One sentence into sharing this idea my pastor stopped.
“Before I tell you what we’re thinking, I want to say this: I don’t need you tell me we can’t do it or why it’s not possible. I need you to figure out what we need to do to make it happen.”
Pretty sure my defenses went up & an argument followed. Looking back; however, I see the constructive criticism he was trying to give me: Filter before you give feedback. Stop being an idea squasher & instead figure out how to make ideas a reality.
It wasn’t that he didn’t think I was creative or resourceful enough to make his vision come to life. Quite the opposite. But he needed me to believe in the vision enough to do the work to make it come to life. He needed me to be a solution finder not just a problem identifier. He was trying to help me see that I’d get a lot further in life if I learned how to say “yes, but…” rather than “no,” all of the time.
Apparently that lesson was an important one because it still sticks with me. That voice still plays in my head every time I’m asked to give feedback. And can I tell you, it makes a difference? “No” often raises defenses, “yes” on the other hand often raises respect. And saying yes is choosing to fight the problem as a team rather than fighting against the team about the problem. And I’d rather fight side by side with people than against them.
It’s taken me two & a half years & a lot of growth but I emailed that pastor, who I’m still honored to call a friend, the other night & thanked him. Thanked him for a lesson that 23 year old me may not have received or wanted but one that 26 year old me is deeply grateful for.
How do you respond when someone shares an idea with you?
“Have you ever really had a teacher? One who saw you as a raw but precious thing, a jewel that, with wisdom, could be polished to a proud shine? If you are lucky enough to find your way to such teachers, you will always find your way back. Sometimes it is only in your head.”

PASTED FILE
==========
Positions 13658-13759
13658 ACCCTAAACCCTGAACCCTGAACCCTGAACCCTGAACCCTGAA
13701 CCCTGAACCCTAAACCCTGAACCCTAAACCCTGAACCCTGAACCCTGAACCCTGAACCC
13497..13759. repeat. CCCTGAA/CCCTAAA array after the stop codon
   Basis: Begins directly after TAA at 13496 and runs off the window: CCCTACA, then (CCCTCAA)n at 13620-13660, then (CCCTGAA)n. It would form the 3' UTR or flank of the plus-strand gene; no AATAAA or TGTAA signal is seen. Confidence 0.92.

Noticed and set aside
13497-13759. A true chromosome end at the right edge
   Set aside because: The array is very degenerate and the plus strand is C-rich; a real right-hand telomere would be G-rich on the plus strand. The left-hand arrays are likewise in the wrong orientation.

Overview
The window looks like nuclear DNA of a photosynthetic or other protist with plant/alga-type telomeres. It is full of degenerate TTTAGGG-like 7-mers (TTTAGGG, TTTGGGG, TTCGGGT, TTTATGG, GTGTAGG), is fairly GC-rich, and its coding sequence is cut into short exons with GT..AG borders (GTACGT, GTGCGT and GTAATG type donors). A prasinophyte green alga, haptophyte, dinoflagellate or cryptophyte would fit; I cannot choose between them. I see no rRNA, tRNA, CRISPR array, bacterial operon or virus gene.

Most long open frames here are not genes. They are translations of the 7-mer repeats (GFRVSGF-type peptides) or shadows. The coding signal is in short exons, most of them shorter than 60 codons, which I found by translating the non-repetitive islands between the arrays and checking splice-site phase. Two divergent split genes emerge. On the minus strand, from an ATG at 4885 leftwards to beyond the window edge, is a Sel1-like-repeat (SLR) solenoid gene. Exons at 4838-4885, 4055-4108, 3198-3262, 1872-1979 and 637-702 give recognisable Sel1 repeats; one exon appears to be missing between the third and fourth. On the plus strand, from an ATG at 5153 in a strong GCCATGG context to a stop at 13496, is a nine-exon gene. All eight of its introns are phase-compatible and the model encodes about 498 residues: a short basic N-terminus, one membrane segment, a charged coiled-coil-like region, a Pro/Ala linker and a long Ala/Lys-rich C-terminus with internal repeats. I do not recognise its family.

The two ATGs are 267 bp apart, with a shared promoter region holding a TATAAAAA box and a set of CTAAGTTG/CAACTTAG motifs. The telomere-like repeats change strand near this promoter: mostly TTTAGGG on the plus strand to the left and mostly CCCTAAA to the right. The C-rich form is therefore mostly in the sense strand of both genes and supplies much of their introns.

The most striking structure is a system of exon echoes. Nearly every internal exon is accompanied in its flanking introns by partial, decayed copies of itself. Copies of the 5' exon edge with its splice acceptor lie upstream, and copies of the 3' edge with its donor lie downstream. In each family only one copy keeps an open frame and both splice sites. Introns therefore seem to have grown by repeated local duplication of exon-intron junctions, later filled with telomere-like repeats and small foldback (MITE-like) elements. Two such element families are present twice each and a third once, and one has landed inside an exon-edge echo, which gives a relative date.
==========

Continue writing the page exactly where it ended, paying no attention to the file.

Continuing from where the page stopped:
– Mitch Albiom “Tuesdays with Morrie”
I think that is the essence of mentoring. Believing in someone as they learn to believe in themselves. Drenching them in Christian love even though they are rough around the edges, sometimes as destructive as a bull in a China shop. And through it all leaving an impact that, as cheesy as it may sound, truly does last a lifetime.
I’ve been blessed to have a few such teachers…or mentors…in my life. The kind I find my way back to in my head…and sometimes on a phone call. And every time I do I’m reminded that with the gift of being mentored…being taught, comes the responsibility to mentor…to teach.
Who are you teaching today?
“Artists are often found at the margins of society, but they are, like the shepherds, often the first to notice the miracles taking place right in front of us.” (27)
“The arts can tap into multiple irreconcilable realities at the same time, rooted deeply within the cultural soil. Artists often expose the tension between these competing points of view, but they also provide the potential to resolve various perspectives at the same time. But just like China, good art may raise more questions than provide simplistic answers.” (34)
The intersection of art & leadership. I’ve been thinking about this for some time and when I read the two passages above in Makoto Fujimura’s Refractions: A Journey of Faith, Art, and Cultureit came to me. Artists may not often be leaders in the traditional sense. They may not be the CEOs, CFOs, Directors, Senior Pastors, and so on. But they are leaders in a different way. They are leaders in thought. They may not be the ones making the decisions but they are the ones the decision makers go to for advice in the decision making process. Their art & insight gives them influence which in turn places on them a responsibility. A responsibility to lead.
When we look back 10…20..30 years from now, I think we will see that the true influencers…the true leaders…have been artists. Leaders because they can expose tension yet also provide potential resolution. Leaders because they ask questions rather than provide simplistic answers…good questions that propel a community…a people…a society…forward. Leaders because they expose the need for change & then inspire it. Influencers because they’re artists. Because they see the miracles many miss. Miracles that are the signs of God’s moving here on earth. And the great thing about artists is that oftentimes, like the shepherds, they’re so excited that they can’t keep the news to themselves.
Do you think there is a place where art & leadership intersect?
*This is the eleventh post in a series of twenty. For more on the background, check out this post.